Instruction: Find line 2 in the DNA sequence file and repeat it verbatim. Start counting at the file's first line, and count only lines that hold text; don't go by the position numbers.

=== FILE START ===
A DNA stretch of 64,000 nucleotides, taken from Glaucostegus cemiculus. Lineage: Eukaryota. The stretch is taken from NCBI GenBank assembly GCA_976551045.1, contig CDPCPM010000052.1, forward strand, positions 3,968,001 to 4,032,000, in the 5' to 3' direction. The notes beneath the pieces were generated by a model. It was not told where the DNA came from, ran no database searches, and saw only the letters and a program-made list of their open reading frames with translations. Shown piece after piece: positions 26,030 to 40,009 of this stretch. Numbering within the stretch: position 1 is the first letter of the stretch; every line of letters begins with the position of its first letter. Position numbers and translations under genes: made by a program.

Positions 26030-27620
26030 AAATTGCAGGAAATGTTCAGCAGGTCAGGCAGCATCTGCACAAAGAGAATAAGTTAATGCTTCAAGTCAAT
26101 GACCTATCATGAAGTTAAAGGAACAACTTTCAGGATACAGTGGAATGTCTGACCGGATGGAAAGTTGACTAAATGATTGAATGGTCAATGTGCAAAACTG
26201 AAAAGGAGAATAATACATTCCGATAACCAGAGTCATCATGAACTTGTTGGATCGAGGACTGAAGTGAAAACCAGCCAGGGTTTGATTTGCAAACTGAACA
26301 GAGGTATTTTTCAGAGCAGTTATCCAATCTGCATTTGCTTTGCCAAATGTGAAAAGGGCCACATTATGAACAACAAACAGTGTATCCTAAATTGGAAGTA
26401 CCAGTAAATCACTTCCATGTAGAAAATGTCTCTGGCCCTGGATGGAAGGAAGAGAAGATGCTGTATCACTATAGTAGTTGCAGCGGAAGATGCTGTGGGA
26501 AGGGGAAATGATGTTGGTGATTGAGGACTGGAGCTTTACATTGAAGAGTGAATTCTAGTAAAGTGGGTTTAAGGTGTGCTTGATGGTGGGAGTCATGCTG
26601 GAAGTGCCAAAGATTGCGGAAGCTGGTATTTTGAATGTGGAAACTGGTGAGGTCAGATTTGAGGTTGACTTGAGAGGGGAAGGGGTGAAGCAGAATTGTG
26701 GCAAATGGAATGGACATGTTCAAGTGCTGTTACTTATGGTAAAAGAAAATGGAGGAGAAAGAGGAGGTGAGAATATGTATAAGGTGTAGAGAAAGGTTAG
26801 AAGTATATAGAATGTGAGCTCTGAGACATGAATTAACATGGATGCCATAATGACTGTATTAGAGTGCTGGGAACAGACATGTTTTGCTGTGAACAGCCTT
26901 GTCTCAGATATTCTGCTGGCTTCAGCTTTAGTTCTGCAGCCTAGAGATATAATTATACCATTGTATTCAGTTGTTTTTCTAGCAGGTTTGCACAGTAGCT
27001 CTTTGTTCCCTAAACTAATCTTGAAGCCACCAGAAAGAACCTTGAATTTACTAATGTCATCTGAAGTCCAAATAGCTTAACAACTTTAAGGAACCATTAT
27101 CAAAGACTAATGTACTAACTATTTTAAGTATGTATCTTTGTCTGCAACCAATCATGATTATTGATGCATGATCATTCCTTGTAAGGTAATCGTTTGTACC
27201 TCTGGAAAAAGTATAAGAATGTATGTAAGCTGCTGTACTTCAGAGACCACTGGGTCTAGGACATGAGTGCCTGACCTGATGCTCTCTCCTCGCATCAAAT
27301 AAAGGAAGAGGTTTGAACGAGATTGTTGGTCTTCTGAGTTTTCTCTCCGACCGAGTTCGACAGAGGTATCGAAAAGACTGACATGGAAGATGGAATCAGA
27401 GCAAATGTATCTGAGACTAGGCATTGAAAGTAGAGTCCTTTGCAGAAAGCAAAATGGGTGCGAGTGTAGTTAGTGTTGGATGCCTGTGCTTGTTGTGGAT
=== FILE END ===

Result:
Positions 26030-27620